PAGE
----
Thursday, December 11, 2014

Hindenburg Student

Sometimes students explode. Sometimes they burn bright and then fizzle. And sometimes, the crash is long and slow, but nevertheless ends in flames.

This student's crash I saw from a long way off. From week 2, it was obvious that s/he was one of those students that was a voracious but sporadic consumer of facts. They'd pop out randomly in class. Yet they seemed to have little to do with the actual reading. So we had a talk about that every few weeks. I mentioned that talking about outside materials (a) didn't let me see that s/he'd been doing the classwork, and (b) shut the rest of the class out of the conversation.

Then there were the odd behaviors: the close-talking, the need for immediate verbal feedback at the end of each class, the need to shake my hand at the end of every conversation. These struck me as possible spectrum disorder issues, so I talked to hir -- gently! -- about getting to see the folks at DSS. I even mentioned a specific person who I knew was particularly helpful.

Then there were the anxieties, the near-tearful breakdowns in my office. For these, again gently, I mentioned how helpful our free on-campus counseling program could be. That it was totally normal to feel overwhelmed in the first semester of transferring from a two-year school to a four-year one. That we had lots of resources to help hir; s/he only needed to use them.

By week five, it was obvious that this airship was going down in flames and I was suggesting withdrawing from some of hir classes. By week 8, it had gotten bad enough that I was floating the possibility of medical leave: "just to give you time to get in the position where you can really succeed the way you want to."

S/he insisted that s/he was "just going to stick it out and see it through."

And today, I got the e-mail: after three missed appointments to talk about the final paper and two extensions, s/he wrote to say s/he wouldn't be turning in the paper. S/he was getting Ds or Fs in all hir classes, but s/he was going to do better next semester.

For which s/he was enrolled in five classes for a total of 16 credit hours.

Sometimes, you see a crash coming from a long way off. And sometimes, despite your best efforts, the student crashes and burns, all the while insisting that everything's fine.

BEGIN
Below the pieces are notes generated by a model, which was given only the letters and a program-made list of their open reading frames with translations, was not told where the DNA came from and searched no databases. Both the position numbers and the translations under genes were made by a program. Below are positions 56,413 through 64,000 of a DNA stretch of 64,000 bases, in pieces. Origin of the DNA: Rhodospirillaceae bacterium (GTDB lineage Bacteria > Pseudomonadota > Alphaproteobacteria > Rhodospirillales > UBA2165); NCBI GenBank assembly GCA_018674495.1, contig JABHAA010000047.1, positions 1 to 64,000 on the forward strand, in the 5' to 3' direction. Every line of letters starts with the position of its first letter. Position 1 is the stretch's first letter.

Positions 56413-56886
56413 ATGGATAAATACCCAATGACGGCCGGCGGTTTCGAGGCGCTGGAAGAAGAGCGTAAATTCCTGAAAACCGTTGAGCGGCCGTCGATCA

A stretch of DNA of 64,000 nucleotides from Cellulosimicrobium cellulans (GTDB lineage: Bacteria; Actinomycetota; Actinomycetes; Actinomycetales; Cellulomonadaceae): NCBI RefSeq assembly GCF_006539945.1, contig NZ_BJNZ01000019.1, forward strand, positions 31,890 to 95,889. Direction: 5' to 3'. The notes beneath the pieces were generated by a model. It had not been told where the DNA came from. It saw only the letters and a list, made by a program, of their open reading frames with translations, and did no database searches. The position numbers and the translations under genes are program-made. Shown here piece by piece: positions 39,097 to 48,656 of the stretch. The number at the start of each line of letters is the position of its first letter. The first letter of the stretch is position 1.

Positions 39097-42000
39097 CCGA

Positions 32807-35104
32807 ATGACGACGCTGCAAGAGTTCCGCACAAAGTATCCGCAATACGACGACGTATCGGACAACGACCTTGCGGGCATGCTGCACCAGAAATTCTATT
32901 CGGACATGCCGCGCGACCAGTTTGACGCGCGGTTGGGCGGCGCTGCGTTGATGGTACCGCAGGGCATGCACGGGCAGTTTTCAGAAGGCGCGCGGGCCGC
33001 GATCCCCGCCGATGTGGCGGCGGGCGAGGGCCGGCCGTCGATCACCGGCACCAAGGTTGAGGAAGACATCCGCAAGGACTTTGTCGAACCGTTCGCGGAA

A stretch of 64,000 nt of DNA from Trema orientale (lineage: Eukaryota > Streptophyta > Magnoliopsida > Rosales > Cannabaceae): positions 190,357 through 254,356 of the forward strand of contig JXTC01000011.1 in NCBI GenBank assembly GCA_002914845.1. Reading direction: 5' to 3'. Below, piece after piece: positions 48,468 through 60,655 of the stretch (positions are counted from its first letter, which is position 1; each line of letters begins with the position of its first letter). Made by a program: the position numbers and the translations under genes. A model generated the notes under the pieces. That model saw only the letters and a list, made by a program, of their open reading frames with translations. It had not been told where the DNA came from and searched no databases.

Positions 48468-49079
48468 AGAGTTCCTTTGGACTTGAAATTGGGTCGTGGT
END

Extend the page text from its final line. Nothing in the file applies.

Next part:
2 comments:

Contingent Cassandra said...

I've had that student, more than once (sometimes even the same student more than once, as is their wont. At least they don't blame us).

I, too, send them to our generally-pretty-good counseling services. Unfortunately, at least some of the counselors there don't seem to have figured out that a student who has been having trouble getting started on work all semester needs something more than a neat little timetable showing how (s)he is going to accomplish 1/2 to 3/4 of the semester's work in the 2 next weeks to turn things around. Even if the plan is, on paper, plausible, it's just not going to happen. So the student contacts me, as advised, to apologize for being so far behind, and to say that (s)he's been having some "personal difficulties" this semester, and to "discuss catching up," and we sit down, and I agree to accept the overdue work, and then, a week or three later, when grades are due, I contact the student, whom I haven't heard from in the interim, to ask whether (s)he wants an F or an Incomplete (which I'm willing to offer, because (s)he's been doing the right things in terms of seeking counseling, etc.). And the student, usually, takes the IN, and promises to be in touch soon. Then months pass, and the IN automatically turns into an F (and sometimes the student reappears on my class roster). I suppose it's one step better, in some ways, than the student just disappearing mid-semester, but it's not really a solution.

Historiann said...

Oh, the humanities!

(Sorry--couldn't resist.)

That's a really sad story, and one I have seen too at my uni. There are some students who are so invested i magical thinking that they will rack up more educational debt than they can realistically pay off before they're 50 by "sticking it out" like that, semester after semester.

I'm going to run this blog post past my husband, who's doing that work in behavioral peds this year. I think he'll say this kid is definitely on the spectrum (the inability to focus on the immediate, the need for stimulation/touch, etc.)